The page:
New tools launched to report suspected ID theft related unemployment fraud

Unemployment fraud cost state millions.
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Unemployment fraud cost state millions.

The Ohio Department of Job and Family Services has launched new tools for individuals and employers to report if they believe personal information was used to file a fraudulent unemployment claim.

Individuals who believe their personal information was compromised to file a claim are advised to call (833) 658-0394. The number is staffed by 50 workers 8 a.m. to 5 p.m. Monday through Friday.

The phone number complements an online portal ODJFS established for people to report suspected unemployment fraud in their name.

ExploreUnemployment fraud: What to do if you suspect someone filed a claim in your name

ODJFS advises employers who believe their employees’ information was improperly used to file a claim to visit unemployment.ohio.gov and click on “Report Identity Theft.” They will be directed to both a reporting portal and additional information.

State officials say individuals are becoming aware of fraudulent claims in their name when they receive an IRS form 1099-G for unemployment benefits they never received. Employers are discovering the fraud when they get a “request for separation information” from ODJFS for an individual who is still employed.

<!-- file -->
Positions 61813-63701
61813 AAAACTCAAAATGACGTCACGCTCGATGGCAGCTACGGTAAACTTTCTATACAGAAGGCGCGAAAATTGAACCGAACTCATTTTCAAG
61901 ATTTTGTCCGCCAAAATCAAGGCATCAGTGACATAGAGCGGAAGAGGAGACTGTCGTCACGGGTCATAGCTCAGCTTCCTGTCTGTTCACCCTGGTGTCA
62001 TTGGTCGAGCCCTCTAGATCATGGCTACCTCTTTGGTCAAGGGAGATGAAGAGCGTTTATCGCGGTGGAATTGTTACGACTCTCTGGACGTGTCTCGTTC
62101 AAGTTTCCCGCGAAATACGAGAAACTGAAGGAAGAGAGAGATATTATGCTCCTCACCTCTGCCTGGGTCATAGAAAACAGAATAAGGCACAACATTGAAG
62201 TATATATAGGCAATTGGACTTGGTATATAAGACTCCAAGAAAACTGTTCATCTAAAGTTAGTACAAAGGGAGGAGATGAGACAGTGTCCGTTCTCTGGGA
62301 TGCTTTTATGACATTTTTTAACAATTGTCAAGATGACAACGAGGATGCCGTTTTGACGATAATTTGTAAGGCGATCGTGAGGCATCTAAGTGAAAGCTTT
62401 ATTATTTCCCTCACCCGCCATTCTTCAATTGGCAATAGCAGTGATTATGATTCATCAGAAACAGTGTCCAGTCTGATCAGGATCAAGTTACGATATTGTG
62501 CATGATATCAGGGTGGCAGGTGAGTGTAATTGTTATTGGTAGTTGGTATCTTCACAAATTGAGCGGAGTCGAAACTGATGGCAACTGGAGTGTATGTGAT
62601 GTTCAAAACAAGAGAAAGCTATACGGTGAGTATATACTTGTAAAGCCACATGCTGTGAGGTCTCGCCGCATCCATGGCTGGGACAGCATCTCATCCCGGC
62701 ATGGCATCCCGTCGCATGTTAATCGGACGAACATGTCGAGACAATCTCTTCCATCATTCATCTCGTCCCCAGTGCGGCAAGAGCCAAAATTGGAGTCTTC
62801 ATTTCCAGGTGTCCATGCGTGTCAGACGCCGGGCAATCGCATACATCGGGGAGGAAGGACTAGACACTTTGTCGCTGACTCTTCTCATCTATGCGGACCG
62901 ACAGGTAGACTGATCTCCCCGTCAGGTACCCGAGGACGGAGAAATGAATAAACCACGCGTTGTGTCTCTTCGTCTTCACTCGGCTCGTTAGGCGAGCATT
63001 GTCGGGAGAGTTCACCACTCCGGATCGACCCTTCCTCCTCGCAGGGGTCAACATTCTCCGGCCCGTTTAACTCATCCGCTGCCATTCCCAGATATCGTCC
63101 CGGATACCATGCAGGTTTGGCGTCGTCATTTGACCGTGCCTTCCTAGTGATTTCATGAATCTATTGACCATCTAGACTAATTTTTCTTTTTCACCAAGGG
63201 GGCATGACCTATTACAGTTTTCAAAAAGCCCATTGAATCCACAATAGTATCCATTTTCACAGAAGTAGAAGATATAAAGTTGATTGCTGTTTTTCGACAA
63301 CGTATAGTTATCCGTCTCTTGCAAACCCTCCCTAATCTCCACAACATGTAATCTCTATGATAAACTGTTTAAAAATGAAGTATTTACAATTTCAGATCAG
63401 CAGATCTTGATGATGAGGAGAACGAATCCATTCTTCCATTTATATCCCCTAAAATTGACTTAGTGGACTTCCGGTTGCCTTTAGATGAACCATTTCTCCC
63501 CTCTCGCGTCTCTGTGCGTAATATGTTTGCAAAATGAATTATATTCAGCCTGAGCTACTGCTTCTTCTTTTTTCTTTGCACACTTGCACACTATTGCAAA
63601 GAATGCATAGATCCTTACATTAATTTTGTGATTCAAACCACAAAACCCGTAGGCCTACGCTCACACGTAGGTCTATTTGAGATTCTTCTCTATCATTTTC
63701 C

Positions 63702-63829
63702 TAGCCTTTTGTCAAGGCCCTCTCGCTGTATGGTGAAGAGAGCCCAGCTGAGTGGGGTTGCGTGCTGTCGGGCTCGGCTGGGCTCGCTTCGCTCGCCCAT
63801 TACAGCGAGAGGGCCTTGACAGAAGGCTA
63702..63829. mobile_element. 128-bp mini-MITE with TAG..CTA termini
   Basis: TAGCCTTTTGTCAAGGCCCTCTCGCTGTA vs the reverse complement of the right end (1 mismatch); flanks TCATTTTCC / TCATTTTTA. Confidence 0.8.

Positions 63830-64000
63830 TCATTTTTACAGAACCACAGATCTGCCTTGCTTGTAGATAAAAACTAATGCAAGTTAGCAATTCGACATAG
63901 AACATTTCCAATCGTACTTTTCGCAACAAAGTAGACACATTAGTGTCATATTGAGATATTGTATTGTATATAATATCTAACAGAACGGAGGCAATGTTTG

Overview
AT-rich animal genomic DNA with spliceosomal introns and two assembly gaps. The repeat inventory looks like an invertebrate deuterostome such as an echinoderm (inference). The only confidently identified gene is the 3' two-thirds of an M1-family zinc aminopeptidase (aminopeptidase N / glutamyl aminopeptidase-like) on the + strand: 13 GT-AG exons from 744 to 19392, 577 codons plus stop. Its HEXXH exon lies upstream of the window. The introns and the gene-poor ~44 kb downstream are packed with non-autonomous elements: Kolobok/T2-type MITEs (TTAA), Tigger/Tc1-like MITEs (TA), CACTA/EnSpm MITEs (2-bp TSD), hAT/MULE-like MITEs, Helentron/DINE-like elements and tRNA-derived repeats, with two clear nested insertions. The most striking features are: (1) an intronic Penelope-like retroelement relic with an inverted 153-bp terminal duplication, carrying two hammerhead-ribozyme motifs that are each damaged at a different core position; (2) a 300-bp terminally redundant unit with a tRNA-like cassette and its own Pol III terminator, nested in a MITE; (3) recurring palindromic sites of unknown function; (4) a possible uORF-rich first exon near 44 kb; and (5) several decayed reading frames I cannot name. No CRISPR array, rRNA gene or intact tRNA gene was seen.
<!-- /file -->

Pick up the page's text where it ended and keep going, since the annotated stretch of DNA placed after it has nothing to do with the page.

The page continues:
Identity theft related unemployment fraud became rampant after some rules were changed to quickly get financial assistance to an unprecedented number of Ohioans left out of work by the coronavirus pandemic.

ExploreUnemployment fraud so ‘widespread’ it even happened to DeWine and Husted

“Identity theft is a widespread national challenge. Many Ohioans have become victims, and their identities used to file fraudulent unemployment claims in both the traditional unemployment and Pandemic Unemployment Assistance programs,” according to a release from ODJFS.

“Last month, ODJFS issued 1.7 million 1099-G tax forms to individuals in whose names unemployment benefits were paid in 2020. Many of those individuals were never paid unemployment benefits and did not know their identity had been compromised until they received a 1099-G form.”